Frequently Asked Questions About Meth and The Signs of Meth Use
Meth is extremely addictive. Using meth stimulates several neurotransmitters, including dopamine, a chemical responsible for motivation and rewarding behaviors. This action reinforces taking the drug.
Meth often looks like a white crystalline powder, but it may be pressed into a pill form. Crystal meth looks like shiny clear or faint blue crystals that resemble glass fragments or rocks. It’s odorless and has a bitter taste.
Paraphernalia includes accessories that people may use to take drugs. Some common paraphernalia used for meth includes needles, syringes, cotton balls, butane lighters, tinfoil, metal pipes, razor blades, drinking straws, and small mirrors. People may also have spoons with burn marks from being heated.
“Tweaking” is a common slang term that refers to the end of a drug binge when someone can’t achieve a high any longer. Without the euphoria, they are left with intense cravings and desperation, as well as intense symptoms like prolonged insomnia, frustration, paranoia, hallucinations, self-harm, and a feeling that bugs are crawling under the skin.
 U.S. Department of Health and Human Services. (2023a, March 3). Methamphetamine drugfacts. National Institutes of Health. Retrieved from https://nida.nih.gov/publications/drugfacts/methamphetamine on 2023, September 15.
 Substance Abuse and Mental Health Services Administration. (2021). Key substance use and mental health indicators in the United States: Results from the 2020 National Survey on Drug Use and Health (HHS Publication No. PEP21-07-01-003, NSDUH Series H-56). Rockville, MD: Center for Behavioral Health Statistics and Quality, Substance Abuse and Mental Health Services Administration. Retrieved from https://www.samhsa.gov/data/ on 2023, September 15.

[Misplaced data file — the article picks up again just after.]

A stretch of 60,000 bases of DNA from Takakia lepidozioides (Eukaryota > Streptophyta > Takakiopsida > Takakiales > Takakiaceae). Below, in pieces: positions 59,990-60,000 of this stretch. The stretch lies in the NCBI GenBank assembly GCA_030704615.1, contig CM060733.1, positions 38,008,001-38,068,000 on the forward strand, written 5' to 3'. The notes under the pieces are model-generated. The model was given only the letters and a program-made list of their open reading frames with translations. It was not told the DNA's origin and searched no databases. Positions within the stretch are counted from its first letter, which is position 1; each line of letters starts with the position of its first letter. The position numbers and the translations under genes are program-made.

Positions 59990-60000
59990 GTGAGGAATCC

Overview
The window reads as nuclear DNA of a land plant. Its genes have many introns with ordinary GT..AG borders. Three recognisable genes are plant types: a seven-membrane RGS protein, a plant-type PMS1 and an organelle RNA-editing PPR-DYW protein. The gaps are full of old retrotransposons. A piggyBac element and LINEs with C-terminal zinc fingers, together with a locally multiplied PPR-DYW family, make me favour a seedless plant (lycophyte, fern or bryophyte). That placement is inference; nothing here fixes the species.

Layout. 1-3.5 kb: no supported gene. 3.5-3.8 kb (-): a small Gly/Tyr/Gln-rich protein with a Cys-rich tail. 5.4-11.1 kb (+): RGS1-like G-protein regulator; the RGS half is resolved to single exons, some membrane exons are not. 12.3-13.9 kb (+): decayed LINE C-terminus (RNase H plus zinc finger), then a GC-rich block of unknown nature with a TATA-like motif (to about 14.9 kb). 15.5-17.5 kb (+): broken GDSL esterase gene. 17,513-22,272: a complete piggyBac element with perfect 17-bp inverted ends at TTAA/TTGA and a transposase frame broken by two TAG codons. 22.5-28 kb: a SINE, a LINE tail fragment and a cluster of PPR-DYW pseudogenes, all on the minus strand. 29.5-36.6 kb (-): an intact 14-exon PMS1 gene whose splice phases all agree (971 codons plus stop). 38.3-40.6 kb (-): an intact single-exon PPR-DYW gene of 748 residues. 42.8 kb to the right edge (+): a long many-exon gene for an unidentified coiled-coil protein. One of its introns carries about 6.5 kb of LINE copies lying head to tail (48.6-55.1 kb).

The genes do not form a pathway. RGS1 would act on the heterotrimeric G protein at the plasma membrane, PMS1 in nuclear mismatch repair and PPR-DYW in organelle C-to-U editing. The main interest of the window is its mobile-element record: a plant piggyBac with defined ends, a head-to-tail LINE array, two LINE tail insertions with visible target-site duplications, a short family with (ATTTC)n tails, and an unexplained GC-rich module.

Drug scheduling. DEA. (n.d.). Retrieved from https://www.dea.gov/drug-information/drug-scheduling on 2023, September 15.
Know the risks of meth. SAMHSA. (n.d.-a). Retrieved from https://www.samhsa.gov/meth 2023, September 15.
 U.S. Department of Health and Human Services. (2021c, September 22). Methamphetamine-involved overdose deaths nearly tripled between 2015 to 2019, NIH Study finds. National Institutes of Health. Retrieved from https://nida.nih.gov/news-events/news-releases/2021/09/methamphetamine-involved-overdose-deaths-nearly-tripled-between-2015-to-2019-nih-study-finds on 2023, September 15.
 Drugs of abuse, a DEA Resource Guide (2020 edition) – dea.gov. (n.d.-b). Retrieved from https://www.dea.gov/sites/default/files/2020-04/Drugs%20of%20Abuse%202020-Web%20Version-508%20compliant-4-24-20_0.pdf on 2023, September 15.
Hasin, D. S., O’Brien, C. P., Auriacombe, M., Borges, G., Bucholz, K., Budney, A., Compton, W. M., Crowley, T., Ling, W., Petry, N. M., Schuckit, M., & Grant, B. F. (2013, August). DSM-5 criteria for Substance Use Disorders: Recommendations and Rationale. The American journal of psychiatry. https://www.ncbi.nlm.nih.gov/pmc/articles/PMC3767415/